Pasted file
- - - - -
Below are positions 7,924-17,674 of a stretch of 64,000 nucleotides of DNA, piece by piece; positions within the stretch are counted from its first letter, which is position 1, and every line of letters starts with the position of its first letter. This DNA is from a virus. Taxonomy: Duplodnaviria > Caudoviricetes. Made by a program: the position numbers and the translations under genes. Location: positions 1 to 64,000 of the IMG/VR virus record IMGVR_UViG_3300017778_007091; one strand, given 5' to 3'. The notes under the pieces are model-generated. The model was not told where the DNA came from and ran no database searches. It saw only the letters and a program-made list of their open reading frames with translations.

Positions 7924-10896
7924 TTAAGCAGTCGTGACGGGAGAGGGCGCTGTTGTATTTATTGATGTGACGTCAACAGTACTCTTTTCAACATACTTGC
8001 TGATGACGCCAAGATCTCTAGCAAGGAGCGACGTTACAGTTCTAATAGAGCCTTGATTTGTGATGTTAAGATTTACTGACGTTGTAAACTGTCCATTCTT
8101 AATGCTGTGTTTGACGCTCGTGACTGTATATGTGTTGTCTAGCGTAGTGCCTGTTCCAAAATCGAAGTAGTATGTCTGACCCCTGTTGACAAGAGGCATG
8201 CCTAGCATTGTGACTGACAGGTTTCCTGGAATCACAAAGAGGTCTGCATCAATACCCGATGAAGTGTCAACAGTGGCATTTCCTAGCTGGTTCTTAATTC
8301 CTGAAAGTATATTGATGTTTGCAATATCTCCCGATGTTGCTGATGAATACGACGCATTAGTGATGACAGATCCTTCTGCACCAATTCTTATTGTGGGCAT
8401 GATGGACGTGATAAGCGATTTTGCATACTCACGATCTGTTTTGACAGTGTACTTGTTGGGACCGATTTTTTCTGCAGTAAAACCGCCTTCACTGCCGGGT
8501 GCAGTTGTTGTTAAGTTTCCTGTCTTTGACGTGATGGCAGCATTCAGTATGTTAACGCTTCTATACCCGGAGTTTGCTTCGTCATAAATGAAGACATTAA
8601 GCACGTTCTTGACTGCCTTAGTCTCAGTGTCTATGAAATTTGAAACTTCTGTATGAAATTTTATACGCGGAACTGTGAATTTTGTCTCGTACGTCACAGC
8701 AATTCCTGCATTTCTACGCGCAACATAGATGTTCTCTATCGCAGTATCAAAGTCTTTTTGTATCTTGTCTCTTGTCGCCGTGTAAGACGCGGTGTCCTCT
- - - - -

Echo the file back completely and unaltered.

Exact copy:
Below are positions 7,924-17,674 of a stretch of 64,000 nucleotides of DNA, piece by piece; positions within the stretch are counted from its first letter, which is position 1, and every line of letters starts with the position of its first letter. This DNA is from a virus. Taxonomy: Duplodnaviria > Caudoviricetes. Made by a program: the position numbers and the translations under genes. Location: positions 1 to 64,000 of the IMG/VR virus record IMGVR_UViG_3300017778_007091; one strand, given 5' to 3'. The notes under the pieces are model-generated. The model was not told where the DNA came from and ran no database searches. It saw only the letters and a program-made list of their open reading frames with translations.

Positions 7924-10896
7924 TTAAGCAGTCGTGACGGGAGAGGGCGCTGTTGTATTTATTGATGTGACGTCAACAGTACTCTTTTCAACATACTTGC
8001 TGATGACGCCAAGATCTCTAGCAAGGAGCGACGTTACAGTTCTAATAGAGCCTTGATTTGTGATGTTAAGATTTACTGACGTTGTAAACTGTCCATTCTT
8101 AATGCTGTGTTTGACGCTCGTGACTGTATATGTGTTGTCTAGCGTAGTGCCTGTTCCAAAATCGAAGTAGTATGTCTGACCCCTGTTGACAAGAGGCATG
8201 CCTAGCATTGTGACTGACAGGTTTCCTGGAATCACAAAGAGGTCTGCATCAATACCCGATGAAGTGTCAACAGTGGCATTTCCTAGCTGGTTCTTAATTC
8301 CTGAAAGTATATTGATGTTTGCAATATCTCCCGATGTTGCTGATGAATACGACGCATTAGTGATGACAGATCCTTCTGCACCAATTCTTATTGTGGGCAT
8401 GATGGACGTGATAAGCGATTTTGCATACTCACGATCTGTTTTGACAGTGTACTTGTTGGGACCGATTTTTTCTGCAGTAAAACCGCCTTCACTGCCGGGT
8501 GCAGTTGTTGTTAAGTTTCCTGTCTTTGACGTGATGGCAGCATTCAGTATGTTAACGCTTCTATACCCGGAGTTTGCTTCGTCATAAATGAAGACATTAA
8601 GCACGTTCTTGACTGCCTTAGTCTCAGTGTCTATGAAATTTGAAACTTCTGTATGAAATTTTATACGCGGAACTGTGAATTTTGTCTCGTACGTCACAGC
8701 AATTCCTGCATTTCTACGCGCAACATAGATGTTCTCTATCGCAGTATCAAAGTCTTTTTGTATCTTGTCTCTTGTCGCCGTGTAAGACGCGGTGTCCTCT